Despite the creation of the Schengen Zone the passengers that will travel between different EU states or those travelling on domestic flights will also have to hand over a large amount of personal information. In Britain this includes credit card numbers and cellular phone numbers. 
The information will be stored for thirteen years and could be used to profile any individual, including profiling their purchases through credit card records and their private network of relationships through a log of telephone contacts.
Biometrics has been undraped as a major cornerstone of the EU. Mandatory fingerprinting of all travellers has also been unveiled in 2008 by the European Commission as a new procedure to be introduced throughout the bloc. All visitors crossing EU borders will also be monitored.
All non-citizens, including those from countries like Canada which are allowed to travel to the EU without visas, would be forced to submit biometric data to gain entrance into or to even travel through the EU. On February 13, 2008 Brussels announced a scheme to collect large amounts of personal information on every traveller entering or departing the EU.
This figure could be up to about 19 pieces of personal information.  In 2007 an agreement was also reached by the EU and the US to supply the US Department of Homeland Security with 19 pieces of information about individuals travelling from the EU to the US. 
By mid-2009, all EU members declared they will issue passports with electronically archived fingerprints. EU member states, like Germany, also plan to start sharing fingerprint and deoxyribonucleic acid (DNA) data with the US government through an automated exchange system modelled on the outlines of the EU’s 2005 Prüm (Pruem) Treaty. 
The Treaty of Prüm outlines the creation of a massive fingerprint information and DNA date exchange bank in the EU that has been nicknamed “Big Brother Europe” by its opponents inside the European Parliament (Europarl).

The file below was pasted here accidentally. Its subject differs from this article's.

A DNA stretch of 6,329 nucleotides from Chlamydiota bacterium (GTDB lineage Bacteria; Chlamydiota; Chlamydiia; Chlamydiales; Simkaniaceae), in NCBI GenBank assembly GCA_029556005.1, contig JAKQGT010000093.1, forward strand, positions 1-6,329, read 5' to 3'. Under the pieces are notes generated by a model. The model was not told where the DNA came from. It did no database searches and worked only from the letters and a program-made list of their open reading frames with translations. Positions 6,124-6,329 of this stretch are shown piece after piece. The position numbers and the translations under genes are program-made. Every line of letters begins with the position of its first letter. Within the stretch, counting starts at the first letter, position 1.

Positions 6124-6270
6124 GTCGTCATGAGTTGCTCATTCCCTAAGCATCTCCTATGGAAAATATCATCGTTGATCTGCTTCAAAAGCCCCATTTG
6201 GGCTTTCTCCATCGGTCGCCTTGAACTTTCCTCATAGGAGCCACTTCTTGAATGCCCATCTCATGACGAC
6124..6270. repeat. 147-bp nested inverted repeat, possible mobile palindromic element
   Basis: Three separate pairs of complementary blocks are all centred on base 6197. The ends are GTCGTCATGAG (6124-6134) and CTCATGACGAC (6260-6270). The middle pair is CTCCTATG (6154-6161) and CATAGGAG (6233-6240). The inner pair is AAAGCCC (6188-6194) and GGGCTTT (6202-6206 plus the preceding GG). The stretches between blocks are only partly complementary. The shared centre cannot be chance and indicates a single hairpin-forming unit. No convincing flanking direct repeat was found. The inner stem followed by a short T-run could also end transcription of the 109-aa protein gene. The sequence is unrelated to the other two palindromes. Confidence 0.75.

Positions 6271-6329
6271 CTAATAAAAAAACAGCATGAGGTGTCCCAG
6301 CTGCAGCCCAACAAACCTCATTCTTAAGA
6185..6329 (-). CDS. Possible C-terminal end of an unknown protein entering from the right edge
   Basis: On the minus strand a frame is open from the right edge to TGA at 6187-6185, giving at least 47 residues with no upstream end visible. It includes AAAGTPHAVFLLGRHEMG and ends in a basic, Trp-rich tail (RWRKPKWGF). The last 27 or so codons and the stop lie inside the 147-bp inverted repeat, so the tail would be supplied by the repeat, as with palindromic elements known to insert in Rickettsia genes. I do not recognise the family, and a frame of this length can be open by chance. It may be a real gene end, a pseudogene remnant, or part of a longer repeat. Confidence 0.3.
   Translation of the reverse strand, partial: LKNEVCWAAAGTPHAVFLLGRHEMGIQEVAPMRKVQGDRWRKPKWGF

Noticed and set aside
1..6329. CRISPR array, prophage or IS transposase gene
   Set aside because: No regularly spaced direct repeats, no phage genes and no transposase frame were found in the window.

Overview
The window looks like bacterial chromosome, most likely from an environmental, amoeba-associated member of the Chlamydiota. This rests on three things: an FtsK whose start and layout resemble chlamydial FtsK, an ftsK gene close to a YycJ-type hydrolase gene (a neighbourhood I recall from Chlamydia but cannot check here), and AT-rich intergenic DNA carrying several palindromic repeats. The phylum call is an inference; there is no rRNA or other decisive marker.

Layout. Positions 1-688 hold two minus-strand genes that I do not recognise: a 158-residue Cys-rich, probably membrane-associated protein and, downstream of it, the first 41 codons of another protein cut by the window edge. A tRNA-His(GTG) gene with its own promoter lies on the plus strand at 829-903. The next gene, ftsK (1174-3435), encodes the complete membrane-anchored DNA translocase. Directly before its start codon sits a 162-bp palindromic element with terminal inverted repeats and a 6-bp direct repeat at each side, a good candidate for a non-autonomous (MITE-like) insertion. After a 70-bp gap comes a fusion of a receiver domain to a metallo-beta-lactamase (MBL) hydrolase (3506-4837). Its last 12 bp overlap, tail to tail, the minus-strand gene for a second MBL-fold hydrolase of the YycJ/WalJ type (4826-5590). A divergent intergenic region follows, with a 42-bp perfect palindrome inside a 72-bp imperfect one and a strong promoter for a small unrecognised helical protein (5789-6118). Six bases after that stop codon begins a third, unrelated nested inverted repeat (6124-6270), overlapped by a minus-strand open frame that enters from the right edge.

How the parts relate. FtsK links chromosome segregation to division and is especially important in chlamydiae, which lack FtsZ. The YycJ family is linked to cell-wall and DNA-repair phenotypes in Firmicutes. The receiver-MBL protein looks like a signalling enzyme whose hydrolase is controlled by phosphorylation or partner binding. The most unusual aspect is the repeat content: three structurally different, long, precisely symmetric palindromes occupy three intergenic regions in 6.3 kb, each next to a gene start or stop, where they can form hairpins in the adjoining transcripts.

The new EU security measures would also reduce the rights guaranteed by UN agreements to asylum seekers trying to attain refugee status. Individuals trying to escape state persecution in North Africa or the Middle East for advocating greater freedom and for labour rights will now be put in a dangerous situation.
The European Council on Refugees and Exiles (ECRE) has protested that the sweeping changes in the EU will make it more difficult to stay within the EU for asylum seekers while their requests are being reviewed. The EU is tactilely helping crush dissent in the Middle East and North Africa towards autocratic rulers and absolute monarchs.
A safe haven for opposition movements will be systematically eliminated. In no uncertain terms it is clear that the EU is not seeking to nurture freedom or democratic values, but is strengthening the stranglehold of its autocratic allies that rule the Middle East and North Africa.
The changes that are expected by the European Commission to be ingrained within the EU between the years 2010 and 2015 are not about terrorism or fighting crime, but about the control of wages, labour markets, and labour supply.
Behind the security and crime fighting agendas sits the real agenda of controlling migratory movements of people and wages. The control of labour forces — both domestic and foreign — is the main purpose of the new migratory reforms in the EU. Knowing this it is of little wonder that the first joint summit of the Arab League and the EU held in Malta was the scene of not only major free-trade talks, but also major talks on migration control between the EU and the Arab World.